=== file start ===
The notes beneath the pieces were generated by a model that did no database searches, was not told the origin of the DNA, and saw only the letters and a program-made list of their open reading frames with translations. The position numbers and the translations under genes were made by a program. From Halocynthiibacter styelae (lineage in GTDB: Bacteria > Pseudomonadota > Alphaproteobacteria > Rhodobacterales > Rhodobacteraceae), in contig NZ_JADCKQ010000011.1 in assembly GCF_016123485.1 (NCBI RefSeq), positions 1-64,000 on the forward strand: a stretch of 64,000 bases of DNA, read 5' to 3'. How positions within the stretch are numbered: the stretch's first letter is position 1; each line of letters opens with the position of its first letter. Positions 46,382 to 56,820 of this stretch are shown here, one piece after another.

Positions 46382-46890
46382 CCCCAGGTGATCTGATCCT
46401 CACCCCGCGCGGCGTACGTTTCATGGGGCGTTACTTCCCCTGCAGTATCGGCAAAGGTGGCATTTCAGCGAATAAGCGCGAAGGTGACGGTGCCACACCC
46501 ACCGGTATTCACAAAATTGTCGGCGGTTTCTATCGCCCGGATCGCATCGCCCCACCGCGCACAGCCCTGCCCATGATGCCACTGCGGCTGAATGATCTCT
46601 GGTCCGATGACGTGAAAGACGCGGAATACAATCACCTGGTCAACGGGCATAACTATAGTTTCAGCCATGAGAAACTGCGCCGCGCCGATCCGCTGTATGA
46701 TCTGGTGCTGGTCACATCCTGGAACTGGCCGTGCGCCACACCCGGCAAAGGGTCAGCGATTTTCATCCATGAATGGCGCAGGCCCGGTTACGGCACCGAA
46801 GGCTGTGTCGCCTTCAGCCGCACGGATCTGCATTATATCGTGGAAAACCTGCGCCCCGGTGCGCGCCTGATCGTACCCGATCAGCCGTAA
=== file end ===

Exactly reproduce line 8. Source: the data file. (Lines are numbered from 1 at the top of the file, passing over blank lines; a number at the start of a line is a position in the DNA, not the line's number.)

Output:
46801 GGCTGTGTCGCCTTCAGCCGCACGGATCTGCATTATATCGTGGAAAACCTGCGCCCCGGTGCGCGCCTGATCGTACCCGATCAGCCGTAA